By Briana Vannozzi
With 1,000 employees and more than 40 years at this campus, Mercedes-Benz has become somewhat synonymous with Montvale, New Jersey. News of a potential move has state and local lawmakers scrambling to find incentive packages tempting enough to make them stay.
“I remain cautiously optimistic that we’re at least still in the game,” said Assemblywoman Holly Schepisi.
Schepisi, along with her legislative counterparts in this Bergen County district, have been in talks with executives from the corporation.
“Let’s put it this way — everybody from the highest levels of the state are actively involved in trying to ensure we keep Mercedes here,” she said.
Details are under wraps, but Schepisi says the state is prepared to offer very attractive incentives, above and beyond those being put forward by Georgia, which reportedly offered the company $30 million in corporate tax credits.
“In the cost benefit analysis of Mercedes, there are some intangible things the state can’t compete with — like high cost of labor, high property taxes and those type of things. However we’re hoping some of the incentives could offset some of those considerations,” Schepisi said.
When asked if he is hopeful, Montvale Mayor Roger Fyfe said, “I’m very hopeful, yeah. Actually no one from Mercedes has told me they’re leaving.”
But Fyfe is not so optimistic about the immediate impact of a relocation by a company of this size. It’s the city’s second largest employer.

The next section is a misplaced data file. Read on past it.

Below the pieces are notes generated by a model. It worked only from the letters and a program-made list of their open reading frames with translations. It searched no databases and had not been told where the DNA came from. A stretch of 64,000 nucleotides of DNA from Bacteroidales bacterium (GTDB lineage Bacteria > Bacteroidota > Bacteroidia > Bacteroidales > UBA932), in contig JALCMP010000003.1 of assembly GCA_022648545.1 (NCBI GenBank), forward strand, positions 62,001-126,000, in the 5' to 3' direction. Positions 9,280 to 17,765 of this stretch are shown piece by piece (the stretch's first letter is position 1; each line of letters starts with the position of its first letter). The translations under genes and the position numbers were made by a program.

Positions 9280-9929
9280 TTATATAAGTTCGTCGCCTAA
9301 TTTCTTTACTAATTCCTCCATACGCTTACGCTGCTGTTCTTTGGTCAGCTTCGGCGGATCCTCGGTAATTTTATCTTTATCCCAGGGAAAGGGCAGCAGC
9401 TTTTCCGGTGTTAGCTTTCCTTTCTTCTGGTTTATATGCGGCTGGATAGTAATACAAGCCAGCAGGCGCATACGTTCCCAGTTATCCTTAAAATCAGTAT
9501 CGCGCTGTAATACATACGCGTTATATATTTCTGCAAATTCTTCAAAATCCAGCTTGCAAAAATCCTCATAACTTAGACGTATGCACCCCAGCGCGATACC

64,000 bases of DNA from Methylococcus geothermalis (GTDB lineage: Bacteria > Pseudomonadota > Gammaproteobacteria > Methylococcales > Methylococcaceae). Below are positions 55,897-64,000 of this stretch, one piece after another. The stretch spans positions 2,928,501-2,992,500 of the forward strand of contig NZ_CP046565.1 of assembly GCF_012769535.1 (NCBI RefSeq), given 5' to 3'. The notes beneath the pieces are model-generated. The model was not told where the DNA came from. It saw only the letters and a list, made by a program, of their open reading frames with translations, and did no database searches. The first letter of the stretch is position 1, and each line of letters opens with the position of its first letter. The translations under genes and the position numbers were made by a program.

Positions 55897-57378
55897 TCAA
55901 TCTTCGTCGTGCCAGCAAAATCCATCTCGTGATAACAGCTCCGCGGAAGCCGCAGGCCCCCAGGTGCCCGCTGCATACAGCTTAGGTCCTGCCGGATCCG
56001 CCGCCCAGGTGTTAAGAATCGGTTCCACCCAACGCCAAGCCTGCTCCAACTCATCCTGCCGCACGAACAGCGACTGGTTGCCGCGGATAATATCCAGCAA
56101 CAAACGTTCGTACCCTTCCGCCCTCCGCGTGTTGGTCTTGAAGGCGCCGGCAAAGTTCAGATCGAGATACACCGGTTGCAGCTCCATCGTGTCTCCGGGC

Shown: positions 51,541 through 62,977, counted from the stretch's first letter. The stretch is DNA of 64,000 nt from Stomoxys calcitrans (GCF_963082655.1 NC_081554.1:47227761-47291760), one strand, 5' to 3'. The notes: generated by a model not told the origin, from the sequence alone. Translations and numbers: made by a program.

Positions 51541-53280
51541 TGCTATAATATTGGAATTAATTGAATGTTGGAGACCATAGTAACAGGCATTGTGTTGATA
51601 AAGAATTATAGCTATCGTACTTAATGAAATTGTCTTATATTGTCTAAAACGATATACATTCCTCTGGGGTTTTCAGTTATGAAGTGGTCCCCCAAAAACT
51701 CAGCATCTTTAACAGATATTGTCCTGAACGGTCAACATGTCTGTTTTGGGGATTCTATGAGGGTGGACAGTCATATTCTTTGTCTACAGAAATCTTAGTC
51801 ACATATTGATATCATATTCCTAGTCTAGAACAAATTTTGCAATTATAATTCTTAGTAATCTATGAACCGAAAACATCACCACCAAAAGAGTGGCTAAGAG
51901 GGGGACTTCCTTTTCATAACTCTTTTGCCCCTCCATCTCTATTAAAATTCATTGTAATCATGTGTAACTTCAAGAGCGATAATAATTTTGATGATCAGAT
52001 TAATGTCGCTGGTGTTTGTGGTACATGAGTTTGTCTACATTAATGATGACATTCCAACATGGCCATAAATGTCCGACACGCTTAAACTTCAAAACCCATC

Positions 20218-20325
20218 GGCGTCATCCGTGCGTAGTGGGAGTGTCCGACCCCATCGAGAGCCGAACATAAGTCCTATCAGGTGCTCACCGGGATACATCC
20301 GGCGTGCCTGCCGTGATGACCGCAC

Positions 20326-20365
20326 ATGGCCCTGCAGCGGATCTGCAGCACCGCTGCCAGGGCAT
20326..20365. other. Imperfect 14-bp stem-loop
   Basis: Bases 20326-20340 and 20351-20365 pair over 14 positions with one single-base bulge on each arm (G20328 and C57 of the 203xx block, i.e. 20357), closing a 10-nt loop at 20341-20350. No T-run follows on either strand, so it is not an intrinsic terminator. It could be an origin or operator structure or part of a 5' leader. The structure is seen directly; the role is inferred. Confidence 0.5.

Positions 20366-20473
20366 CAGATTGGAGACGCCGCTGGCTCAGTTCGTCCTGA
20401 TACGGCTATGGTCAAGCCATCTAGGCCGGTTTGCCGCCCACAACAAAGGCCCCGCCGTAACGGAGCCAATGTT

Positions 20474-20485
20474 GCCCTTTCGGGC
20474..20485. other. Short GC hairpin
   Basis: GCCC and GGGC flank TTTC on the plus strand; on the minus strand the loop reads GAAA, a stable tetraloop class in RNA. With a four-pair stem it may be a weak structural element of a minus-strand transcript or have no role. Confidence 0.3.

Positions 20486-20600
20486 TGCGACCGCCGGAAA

“The the little restaurants and stores around town have 800 employees, maybe more. You have to worry about where they used to eat, where they used to shop. That’s going to be a tough thing all at once,” Fyfe said.
“They’re a wonderful worldwide known company. I know people who work for Mercedes. It would be very sad to see them go,” said Park Ridge resident Nat Bargman.
Schepisi had a client donate billboard space, offering another reminder New Jersey wants the company to stay. She says lawmakers need to make issues like these their first priority.
“We’re essentially the highest tax state in the nation when you take in all the variables and it’s really starting to make people reevaluate their long-term plans and goals,” she said.
This isn’t the first time Bergen County has had to compete with tax incentives being offered to its corporations from states down south. Earlier this year, the car rental company Hertz relocated from Park Ridge to south Florida. And the bubble wrap maker Sealed Air announced it will soon move its headquarters from Elmwood Park to North Carolina. Schepisi says despite the holiday this week, she hopes to keep lines of communication open and an announcement on the decision should be made in the next couple of weeks.